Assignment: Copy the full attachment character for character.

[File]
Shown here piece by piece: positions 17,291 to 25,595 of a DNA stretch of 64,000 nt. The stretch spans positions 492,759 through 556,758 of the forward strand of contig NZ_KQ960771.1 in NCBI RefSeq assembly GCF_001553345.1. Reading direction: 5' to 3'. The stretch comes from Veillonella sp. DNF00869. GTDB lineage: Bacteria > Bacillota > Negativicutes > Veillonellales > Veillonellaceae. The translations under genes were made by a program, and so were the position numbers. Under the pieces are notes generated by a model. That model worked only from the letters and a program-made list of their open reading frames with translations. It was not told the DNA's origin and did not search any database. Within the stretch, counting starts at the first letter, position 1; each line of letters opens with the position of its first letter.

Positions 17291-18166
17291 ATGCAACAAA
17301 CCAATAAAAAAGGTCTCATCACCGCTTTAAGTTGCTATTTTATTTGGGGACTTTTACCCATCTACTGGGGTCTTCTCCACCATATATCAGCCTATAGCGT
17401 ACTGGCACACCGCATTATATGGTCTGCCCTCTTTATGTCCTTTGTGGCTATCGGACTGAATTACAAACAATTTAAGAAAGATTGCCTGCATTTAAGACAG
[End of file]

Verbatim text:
Shown here piece by piece: positions 17,291 to 25,595 of a DNA stretch of 64,000 nt. The stretch spans positions 492,759 through 556,758 of the forward strand of contig NZ_KQ960771.1 in NCBI RefSeq assembly GCF_001553345.1. Reading direction: 5' to 3'. The stretch comes from Veillonella sp. DNF00869. GTDB lineage: Bacteria > Bacillota > Negativicutes > Veillonellales > Veillonellaceae. The translations under genes were made by a program, and so were the position numbers. Under the pieces are notes generated by a model. That model worked only from the letters and a program-made list of their open reading frames with translations. It was not told the DNA's origin and did not search any database. Within the stretch, counting starts at the first letter, position 1; each line of letters opens with the position of its first letter.

Positions 17291-18166
17291 ATGCAACAAA
17301 CCAATAAAAAAGGTCTCATCACCGCTTTAAGTTGCTATTTTATTTGGGGACTTTTACCCATCTACTGGGGTCTTCTCCACCATATATCAGCCTATAGCGT
17401 ACTGGCACACCGCATTATATGGTCTGCCCTCTTTATGTCCTTTGTGGCTATCGGACTGAATTACAAACAATTTAAGAAAGATTGCCTGCATTTAAGACAG